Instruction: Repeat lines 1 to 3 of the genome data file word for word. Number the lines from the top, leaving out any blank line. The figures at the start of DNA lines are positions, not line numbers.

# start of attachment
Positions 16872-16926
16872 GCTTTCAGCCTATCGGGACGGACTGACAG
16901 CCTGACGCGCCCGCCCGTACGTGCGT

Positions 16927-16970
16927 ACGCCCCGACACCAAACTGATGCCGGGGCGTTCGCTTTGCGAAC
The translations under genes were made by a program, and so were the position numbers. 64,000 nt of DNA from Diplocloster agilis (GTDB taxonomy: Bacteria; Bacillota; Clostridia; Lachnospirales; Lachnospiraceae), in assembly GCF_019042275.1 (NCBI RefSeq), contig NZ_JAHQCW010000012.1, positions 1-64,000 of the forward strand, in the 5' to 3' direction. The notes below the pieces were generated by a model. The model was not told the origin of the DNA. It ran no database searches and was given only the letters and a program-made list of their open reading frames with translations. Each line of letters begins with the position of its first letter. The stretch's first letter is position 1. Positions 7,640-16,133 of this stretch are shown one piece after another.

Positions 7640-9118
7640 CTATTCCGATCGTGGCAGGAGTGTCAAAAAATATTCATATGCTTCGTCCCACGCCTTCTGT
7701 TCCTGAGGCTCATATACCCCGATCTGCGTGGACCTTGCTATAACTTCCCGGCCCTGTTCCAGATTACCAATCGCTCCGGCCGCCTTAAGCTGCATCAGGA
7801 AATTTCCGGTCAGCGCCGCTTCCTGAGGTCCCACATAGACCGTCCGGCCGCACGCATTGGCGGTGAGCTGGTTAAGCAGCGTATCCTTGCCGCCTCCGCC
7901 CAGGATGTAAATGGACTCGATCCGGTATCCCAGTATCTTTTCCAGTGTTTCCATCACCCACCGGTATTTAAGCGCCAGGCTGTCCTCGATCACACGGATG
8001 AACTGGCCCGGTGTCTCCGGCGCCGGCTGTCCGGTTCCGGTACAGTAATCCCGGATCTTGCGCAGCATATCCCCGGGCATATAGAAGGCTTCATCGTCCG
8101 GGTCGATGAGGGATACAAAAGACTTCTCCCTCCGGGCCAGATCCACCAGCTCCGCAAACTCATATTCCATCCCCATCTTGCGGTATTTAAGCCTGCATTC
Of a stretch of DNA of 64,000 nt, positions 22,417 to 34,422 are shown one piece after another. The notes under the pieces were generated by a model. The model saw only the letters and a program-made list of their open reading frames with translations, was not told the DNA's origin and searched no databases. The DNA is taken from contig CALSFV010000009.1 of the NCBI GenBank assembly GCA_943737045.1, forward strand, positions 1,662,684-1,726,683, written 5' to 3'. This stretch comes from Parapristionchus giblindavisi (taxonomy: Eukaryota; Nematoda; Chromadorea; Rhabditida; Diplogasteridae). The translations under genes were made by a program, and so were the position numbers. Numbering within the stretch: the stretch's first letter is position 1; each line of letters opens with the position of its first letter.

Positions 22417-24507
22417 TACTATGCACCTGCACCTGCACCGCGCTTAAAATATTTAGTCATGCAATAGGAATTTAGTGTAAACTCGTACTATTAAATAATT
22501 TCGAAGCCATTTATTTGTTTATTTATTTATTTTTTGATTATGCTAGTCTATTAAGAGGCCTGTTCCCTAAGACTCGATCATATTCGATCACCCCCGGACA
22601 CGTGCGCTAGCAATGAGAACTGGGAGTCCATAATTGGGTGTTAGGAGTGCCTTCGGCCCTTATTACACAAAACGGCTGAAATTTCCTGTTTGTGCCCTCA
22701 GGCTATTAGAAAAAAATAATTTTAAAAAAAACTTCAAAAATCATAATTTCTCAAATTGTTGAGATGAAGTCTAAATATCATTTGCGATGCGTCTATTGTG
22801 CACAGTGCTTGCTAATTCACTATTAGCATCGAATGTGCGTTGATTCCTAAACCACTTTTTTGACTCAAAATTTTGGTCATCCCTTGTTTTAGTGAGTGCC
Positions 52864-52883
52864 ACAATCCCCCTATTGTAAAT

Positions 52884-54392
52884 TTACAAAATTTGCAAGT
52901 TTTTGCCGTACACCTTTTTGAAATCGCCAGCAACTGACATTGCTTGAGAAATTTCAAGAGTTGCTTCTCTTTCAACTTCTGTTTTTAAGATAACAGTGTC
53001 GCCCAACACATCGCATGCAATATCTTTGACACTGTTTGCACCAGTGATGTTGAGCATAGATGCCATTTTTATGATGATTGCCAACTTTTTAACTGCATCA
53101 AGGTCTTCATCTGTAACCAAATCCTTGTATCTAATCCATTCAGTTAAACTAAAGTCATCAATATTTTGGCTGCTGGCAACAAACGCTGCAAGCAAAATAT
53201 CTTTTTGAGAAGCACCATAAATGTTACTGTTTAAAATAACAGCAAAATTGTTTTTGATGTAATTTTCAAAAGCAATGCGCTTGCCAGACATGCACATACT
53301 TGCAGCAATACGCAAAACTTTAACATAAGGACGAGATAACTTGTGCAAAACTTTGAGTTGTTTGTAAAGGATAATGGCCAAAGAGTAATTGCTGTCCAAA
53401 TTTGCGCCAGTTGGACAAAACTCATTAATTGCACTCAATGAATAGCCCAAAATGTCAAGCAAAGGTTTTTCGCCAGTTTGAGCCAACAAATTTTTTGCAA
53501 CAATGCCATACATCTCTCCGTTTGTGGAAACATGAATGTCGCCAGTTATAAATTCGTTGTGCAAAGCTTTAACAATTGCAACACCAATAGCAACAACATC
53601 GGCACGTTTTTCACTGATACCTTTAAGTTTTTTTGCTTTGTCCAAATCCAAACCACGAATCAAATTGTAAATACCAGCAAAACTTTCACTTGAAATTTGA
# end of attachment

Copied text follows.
Positions 16872-16926
16872 GCTTTCAGCCTATCGGGACGGACTGACAG
16901 CCTGACGCGCCCGCCCGTACGTGCGT